May 16, 2022
There is no clear winner in any war, but there are plenty of losers including bystanders. Ukraine war is escalating because Putin has weaponized oil and gas in response to EU economic sanctions. So far EU has been supplying Ukraine with military equipment and humanity aids, EU without any real damages from the war. Now EU is no longer risk free from the Ukraine war. More significantly, EU is on the defense scrambling for oil and gas supply to keep their economy going. While Russia is seriously suffering from US led economic sanctions, EU’s risk of major economy slows down when Putin completely stops Russian oil and gas. Energy prices in Europe are already sky rocketing causing inflations.
However, some experts say they are skeptical if there would be a clear winner to the war and are unsure how much longer international support for Ukraine will last. The following issues are of concern:
- There is no clear definition when Ukraine war should end. The warring parties, Ukraine and Russia, are fighting on the ground day and night with heavy causalities. But neither Russia nor Ukraine has clearly delineated a condition for cease fire.
- US and EU have provided vast amount resources to Ukraine for keeping the war going. But they are not mediating with Russia on cease fire. US is in a good position because we are exporting LNG and oil so Russia sanctions on oil and gas export will not impact US economy at all. But how long can EU nations and people sustain Russian sanctions?
- Only when waring parties are hurting enough by the war then peace is possible. We pray for peace, but it will take time.
- War is easy to start but hard to end, sad.
NATO secretary general says Ukraine ‘can win this war’ with more international help — but some experts warn support could run out soon
Sarah Al-Arshani Sun, May 15, 2022, 12:20 PM
- NATO’s secretary general said he believes international help could help Ukraine win the war.
- However, experts say tough sanctions on Russian oil and gas will help “strangle” Russia.
- That comes at a price to EU countries, which could turn their populations against Ukraine.
NATO’s secretary general said Russia’s setbacks indicate that Ukraine could win the war, but not without additional international help.
“Russia’s war in Ukraine is not going as Moscow had planned,” Jens Stoltenberg said by video link during a NATO meeting in Berlin on Sunday, according to the Associated Press. “They failed to take Kyiv. They are pulling back from around Kharkiv. Their major offensive in Donbas has stalled. Russia is not achieving its strategic objectives.”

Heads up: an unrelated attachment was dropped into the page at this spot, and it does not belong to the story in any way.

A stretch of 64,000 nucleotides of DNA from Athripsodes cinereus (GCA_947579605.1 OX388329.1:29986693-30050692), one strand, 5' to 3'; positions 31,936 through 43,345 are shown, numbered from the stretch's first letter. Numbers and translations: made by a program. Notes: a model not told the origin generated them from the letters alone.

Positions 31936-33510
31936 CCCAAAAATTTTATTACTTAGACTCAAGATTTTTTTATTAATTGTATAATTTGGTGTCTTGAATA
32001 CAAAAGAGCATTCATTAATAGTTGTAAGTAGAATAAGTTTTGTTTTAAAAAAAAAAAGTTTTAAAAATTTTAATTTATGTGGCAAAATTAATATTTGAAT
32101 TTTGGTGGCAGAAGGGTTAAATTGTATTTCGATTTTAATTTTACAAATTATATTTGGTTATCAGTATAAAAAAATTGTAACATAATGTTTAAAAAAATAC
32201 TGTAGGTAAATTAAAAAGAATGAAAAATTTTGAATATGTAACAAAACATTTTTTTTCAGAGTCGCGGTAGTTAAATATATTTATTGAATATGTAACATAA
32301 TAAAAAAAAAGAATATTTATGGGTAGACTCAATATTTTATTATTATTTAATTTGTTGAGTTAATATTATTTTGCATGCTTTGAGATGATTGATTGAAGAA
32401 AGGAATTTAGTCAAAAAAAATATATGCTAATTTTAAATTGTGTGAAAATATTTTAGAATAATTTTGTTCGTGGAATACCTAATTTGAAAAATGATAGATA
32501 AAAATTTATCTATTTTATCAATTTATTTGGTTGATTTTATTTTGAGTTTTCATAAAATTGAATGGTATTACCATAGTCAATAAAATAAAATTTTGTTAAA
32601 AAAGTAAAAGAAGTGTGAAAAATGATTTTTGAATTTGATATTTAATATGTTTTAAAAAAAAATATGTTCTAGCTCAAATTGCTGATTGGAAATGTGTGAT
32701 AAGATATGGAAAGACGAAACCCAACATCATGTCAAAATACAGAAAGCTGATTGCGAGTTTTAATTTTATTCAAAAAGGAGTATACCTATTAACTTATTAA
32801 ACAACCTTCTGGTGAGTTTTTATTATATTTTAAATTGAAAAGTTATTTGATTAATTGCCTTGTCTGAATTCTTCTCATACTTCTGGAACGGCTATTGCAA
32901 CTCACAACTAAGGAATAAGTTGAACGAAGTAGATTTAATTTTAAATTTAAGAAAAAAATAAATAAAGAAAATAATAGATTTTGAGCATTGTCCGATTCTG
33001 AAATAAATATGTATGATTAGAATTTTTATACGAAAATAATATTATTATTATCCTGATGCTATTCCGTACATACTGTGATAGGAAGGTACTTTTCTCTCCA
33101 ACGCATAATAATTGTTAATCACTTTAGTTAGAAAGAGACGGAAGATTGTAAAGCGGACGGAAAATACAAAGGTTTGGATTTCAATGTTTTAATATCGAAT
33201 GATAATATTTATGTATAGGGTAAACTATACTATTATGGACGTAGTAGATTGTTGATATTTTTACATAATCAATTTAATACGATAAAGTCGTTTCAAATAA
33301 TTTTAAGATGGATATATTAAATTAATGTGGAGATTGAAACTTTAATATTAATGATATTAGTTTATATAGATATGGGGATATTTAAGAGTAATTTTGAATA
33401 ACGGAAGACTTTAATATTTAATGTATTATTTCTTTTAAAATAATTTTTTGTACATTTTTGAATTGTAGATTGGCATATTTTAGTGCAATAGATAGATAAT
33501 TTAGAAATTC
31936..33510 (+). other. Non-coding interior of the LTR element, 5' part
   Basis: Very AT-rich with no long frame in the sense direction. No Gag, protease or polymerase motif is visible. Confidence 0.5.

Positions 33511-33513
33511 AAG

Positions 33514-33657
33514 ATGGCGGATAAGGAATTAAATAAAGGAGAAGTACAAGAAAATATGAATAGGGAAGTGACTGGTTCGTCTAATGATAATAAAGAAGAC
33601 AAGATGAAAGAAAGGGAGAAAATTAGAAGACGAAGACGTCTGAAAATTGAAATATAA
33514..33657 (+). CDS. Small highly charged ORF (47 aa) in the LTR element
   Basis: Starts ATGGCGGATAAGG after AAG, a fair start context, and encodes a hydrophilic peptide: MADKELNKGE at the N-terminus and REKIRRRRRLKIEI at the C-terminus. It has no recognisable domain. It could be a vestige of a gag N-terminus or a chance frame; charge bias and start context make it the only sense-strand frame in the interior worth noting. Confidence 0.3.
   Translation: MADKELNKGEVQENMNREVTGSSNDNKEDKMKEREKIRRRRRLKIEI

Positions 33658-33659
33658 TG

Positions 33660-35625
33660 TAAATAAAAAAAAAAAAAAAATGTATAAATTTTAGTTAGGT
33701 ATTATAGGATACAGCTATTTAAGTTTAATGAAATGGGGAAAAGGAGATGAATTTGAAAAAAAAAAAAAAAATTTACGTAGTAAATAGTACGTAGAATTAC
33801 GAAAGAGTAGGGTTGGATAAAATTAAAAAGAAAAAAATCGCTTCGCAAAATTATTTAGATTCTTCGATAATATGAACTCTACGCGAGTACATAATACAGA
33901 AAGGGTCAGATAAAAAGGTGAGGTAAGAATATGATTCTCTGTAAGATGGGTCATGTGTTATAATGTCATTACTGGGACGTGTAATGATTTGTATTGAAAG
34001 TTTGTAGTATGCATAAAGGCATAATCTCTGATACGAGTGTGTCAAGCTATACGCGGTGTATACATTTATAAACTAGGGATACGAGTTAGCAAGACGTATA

“Ukraine can win this war,” he said.
Robert English, an associate professor of international relations at the University of Southern California, told Insider late last month that if the West continues to help Ukraine — whether through financial means or by imposing tougher sanctions — he expects support may eventually decrease due to economic strain as the war drags on.
According to English, if the West “really wants to strangle Russia,” and “really wants to cut off the money that’s financing this war” they have to stop buying oil and gas from the country — an effort that has thus far been minimal.
The G7 countries, which include Germany, a heavy dependent on Russian energy, recently vowed to phase out or ban imports of Russian oil.
These measures are likely to make living conditions difficult, even if just temporarily, in Western European countries that now need to find other energy sources.
“Even if Germany, Austria, Italy, and only a few other countries went into a deep recession, that will in turn trigger a broader recession all across the EU,” English said. “What’s notable to me is that the Europeans, the West has the power to cut off Russia’s war, but they can’t do it because it would hurt them too much.”
The cost that would be absorbed by Europeans may push them to regret their support of Ukraine, which could hinder political support from their governments.
“It’s not that a German leader or an Italian leader doesn’t think that their people could withstand six months of rationing or privations. They’re just afraid that they voted out in the meantime,” English said.
William Ruger, president of the American Institute for Economic Research, told Insider that it would be smart for both countries to negotiate an end to the war, and ultimately foresees one of two outcomes.
“One is that both sides believe that they will be better off negotiating at the table and finding a path forward that way than to continuing to fight. But, as long as one side believes that it has an advantage in remaining in the fight, and that it’s expected utility going forward will outmatch the costs, then we’ll continue to see a struggle,” Ruger said.